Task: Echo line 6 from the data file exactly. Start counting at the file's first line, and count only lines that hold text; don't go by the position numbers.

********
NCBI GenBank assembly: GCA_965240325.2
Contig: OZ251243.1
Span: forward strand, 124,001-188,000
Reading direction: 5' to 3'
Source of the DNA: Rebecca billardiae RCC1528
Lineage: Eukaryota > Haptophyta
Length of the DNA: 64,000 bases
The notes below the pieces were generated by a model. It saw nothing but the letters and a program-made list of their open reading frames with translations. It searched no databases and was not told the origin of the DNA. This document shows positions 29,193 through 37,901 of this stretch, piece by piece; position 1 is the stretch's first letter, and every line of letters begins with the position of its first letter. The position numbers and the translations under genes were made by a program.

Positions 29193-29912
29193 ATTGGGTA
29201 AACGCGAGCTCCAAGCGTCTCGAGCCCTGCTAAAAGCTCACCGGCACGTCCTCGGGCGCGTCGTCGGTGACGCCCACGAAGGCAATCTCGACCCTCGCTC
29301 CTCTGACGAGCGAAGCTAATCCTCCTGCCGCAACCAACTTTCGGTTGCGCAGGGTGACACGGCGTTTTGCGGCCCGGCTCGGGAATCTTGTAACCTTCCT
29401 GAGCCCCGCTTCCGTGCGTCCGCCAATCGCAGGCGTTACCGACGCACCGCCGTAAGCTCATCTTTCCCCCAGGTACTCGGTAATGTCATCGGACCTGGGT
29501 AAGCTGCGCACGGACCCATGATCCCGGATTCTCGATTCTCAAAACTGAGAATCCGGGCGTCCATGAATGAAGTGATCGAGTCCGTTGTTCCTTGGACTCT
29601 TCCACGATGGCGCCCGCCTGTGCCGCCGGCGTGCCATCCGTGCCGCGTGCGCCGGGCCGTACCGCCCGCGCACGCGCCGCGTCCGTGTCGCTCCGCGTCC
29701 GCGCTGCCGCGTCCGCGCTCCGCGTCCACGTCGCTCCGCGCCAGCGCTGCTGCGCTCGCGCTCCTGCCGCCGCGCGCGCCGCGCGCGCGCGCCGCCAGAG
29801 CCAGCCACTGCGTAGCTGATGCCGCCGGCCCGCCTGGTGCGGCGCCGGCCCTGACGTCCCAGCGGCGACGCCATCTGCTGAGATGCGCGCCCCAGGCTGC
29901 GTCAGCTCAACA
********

Lineage: Eukaryota > Haptophyta